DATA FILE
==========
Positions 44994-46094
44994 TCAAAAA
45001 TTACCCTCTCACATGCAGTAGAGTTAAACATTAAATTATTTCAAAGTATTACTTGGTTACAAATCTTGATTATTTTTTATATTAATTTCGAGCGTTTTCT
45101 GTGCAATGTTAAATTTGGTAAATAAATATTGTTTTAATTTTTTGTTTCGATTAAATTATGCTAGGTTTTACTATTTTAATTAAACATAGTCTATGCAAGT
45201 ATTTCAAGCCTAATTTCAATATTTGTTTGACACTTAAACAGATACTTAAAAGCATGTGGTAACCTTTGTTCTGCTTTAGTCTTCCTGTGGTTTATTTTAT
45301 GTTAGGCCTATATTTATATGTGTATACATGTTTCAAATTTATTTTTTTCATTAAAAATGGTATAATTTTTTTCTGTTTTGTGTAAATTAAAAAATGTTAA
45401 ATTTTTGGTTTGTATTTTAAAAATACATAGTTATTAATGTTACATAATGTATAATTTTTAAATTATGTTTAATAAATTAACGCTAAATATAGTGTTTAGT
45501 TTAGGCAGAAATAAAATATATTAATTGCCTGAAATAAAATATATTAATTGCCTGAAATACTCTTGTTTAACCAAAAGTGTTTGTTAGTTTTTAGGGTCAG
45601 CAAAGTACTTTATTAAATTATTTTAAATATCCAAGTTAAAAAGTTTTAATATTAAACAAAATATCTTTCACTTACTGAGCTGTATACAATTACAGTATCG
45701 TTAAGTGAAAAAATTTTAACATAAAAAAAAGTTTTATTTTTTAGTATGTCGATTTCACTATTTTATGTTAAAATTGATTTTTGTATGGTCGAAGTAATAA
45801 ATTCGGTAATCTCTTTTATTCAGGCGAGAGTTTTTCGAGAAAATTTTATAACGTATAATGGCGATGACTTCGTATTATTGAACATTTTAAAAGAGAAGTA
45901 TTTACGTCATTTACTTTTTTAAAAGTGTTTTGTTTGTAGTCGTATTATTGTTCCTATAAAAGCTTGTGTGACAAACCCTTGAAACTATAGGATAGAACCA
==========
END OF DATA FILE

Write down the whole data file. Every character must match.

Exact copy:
Positions 44994-46094
44994 TCAAAAA
45001 TTACCCTCTCACATGCAGTAGAGTTAAACATTAAATTATTTCAAAGTATTACTTGGTTACAAATCTTGATTATTTTTTATATTAATTTCGAGCGTTTTCT
45101 GTGCAATGTTAAATTTGGTAAATAAATATTGTTTTAATTTTTTGTTTCGATTAAATTATGCTAGGTTTTACTATTTTAATTAAACATAGTCTATGCAAGT
45201 ATTTCAAGCCTAATTTCAATATTTGTTTGACACTTAAACAGATACTTAAAAGCATGTGGTAACCTTTGTTCTGCTTTAGTCTTCCTGTGGTTTATTTTAT
45301 GTTAGGCCTATATTTATATGTGTATACATGTTTCAAATTTATTTTTTTCATTAAAAATGGTATAATTTTTTTCTGTTTTGTGTAAATTAAAAAATGTTAA
45401 ATTTTTGGTTTGTATTTTAAAAATACATAGTTATTAATGTTACATAATGTATAATTTTTAAATTATGTTTAATAAATTAACGCTAAATATAGTGTTTAGT
45501 TTAGGCAGAAATAAAATATATTAATTGCCTGAAATAAAATATATTAATTGCCTGAAATACTCTTGTTTAACCAAAAGTGTTTGTTAGTTTTTAGGGTCAG
45601 CAAAGTACTTTATTAAATTATTTTAAATATCCAAGTTAAAAAGTTTTAATATTAAACAAAATATCTTTCACTTACTGAGCTGTATACAATTACAGTATCG
45701 TTAAGTGAAAAAATTTTAACATAAAAAAAAGTTTTATTTTTTAGTATGTCGATTTCACTATTTTATGTTAAAATTGATTTTTGTATGGTCGAAGTAATAA
45801 ATTCGGTAATCTCTTTTATTCAGGCGAGAGTTTTTCGAGAAAATTTTATAACGTATAATGGCGATGACTTCGTATTATTGAACATTTTAAAAGAGAAGTA
45901 TTTACGTCATTTACTTTTTTAAAAGTGTTTTGTTTGTAGTCGTATTATTGTTCCTATAAAAGCTTGTGTGACAAACCCTTGAAACTATAGGATAGAACCA